More police officers are convicted of child sex crimes than ALL OTHER PROFESSIONS COMBINED. It's law enforcement's "dirty little secret", and one we're exposing to the entire country on our Facebook pages. Join us and learn the reasons why cops are so attracted to little kids.

Anonymous said...

"Prison Doc: It's not apathy. It's a lack of sympathy for people who drive after significant drinking. It's not really obvious to me why any sympathy is due to someone who puts others at physical risk for the sake of a few drinks."

Funny you should say that: The Smith County DA just hired a special prosecutor (in a case that is a political witchhunt) who has 3 DWIs and an evading charge. Apparently, the Smith County DA doesn't think that sort of thing is very serious.

BTW, this guy worked as a prosecutor when he got his 3rd DWI, which is why he didn't go to prison. So, there seems to be a double standard, doesn't there?

Anonymous said...

Just antoher Example of the police state we now live in.Texas da's now make up the rules as they go along.Out of control, over zealos and as predetermined as profesional wrestling

Anonymous said...

It is plain and simple a way for the State and Counties to increase revenue. Bond was designed to insure the accused would appear in court - not a puntative measure by the State. It will also widen the gap further between the accused who can afford these new bond "conditions" and those that can not.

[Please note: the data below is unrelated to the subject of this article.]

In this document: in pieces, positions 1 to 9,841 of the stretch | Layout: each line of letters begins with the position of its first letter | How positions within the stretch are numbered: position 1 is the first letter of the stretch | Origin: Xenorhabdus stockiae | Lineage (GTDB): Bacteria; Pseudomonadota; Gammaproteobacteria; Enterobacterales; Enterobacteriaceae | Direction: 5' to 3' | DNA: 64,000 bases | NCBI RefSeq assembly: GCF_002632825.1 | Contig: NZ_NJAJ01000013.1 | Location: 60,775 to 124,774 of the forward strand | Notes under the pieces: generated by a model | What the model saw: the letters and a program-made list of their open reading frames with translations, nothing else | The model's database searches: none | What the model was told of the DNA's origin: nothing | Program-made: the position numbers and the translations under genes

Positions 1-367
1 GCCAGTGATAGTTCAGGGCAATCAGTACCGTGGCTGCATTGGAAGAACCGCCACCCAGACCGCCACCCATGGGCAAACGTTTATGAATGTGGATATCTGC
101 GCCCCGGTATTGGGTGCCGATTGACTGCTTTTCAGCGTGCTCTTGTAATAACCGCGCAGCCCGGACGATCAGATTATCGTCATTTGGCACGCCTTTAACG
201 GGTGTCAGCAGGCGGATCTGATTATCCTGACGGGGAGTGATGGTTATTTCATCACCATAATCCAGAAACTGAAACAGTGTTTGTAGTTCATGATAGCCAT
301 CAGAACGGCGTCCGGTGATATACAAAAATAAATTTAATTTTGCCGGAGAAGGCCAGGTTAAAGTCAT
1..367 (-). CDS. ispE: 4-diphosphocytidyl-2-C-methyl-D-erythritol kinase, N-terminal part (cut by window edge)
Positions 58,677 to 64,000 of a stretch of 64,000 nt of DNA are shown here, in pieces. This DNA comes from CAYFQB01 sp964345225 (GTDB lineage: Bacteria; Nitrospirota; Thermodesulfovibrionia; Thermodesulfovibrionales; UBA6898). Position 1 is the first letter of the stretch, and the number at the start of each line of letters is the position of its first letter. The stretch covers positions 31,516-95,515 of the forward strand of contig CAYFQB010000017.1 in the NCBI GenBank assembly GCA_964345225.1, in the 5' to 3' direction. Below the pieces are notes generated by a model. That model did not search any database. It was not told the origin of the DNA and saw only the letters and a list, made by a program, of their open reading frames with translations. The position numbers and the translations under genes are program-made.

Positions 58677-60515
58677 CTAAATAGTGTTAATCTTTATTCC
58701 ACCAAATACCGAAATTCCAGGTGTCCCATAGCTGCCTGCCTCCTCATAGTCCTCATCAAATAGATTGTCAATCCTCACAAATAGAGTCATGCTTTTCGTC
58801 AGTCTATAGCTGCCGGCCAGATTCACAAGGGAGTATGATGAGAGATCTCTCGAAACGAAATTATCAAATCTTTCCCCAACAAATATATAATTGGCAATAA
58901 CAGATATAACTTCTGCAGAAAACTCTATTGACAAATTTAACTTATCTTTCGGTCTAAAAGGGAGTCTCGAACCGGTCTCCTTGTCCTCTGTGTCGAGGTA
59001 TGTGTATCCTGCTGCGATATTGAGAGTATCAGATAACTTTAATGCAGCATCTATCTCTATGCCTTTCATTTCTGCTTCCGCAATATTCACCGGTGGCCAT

Anonymous said...

Re the special prosecutor in Smith County. My understanding is that he was sentenced to 10 years for the third offense (where the sentencing guidelines are 2-10 years). He's on probation for ten years, so he could still spend a bunch of time in prison if he screws up. There is broad discretion out there in sentencing, but this seems to be within the range that would be applied to normal folks, depending upon circumstances.

Also, although he didn't lose his law license, but he did lose his job with the Gregg Co. DA's office.

Anonymous said...

@ 4/8 - 8:36am

You have hit the nail squarely on the head. You have clearly shown how the criminal "justice system" has drifted so far off course that it lends itself to open and blatent corruption between law enforcement and prosecutors.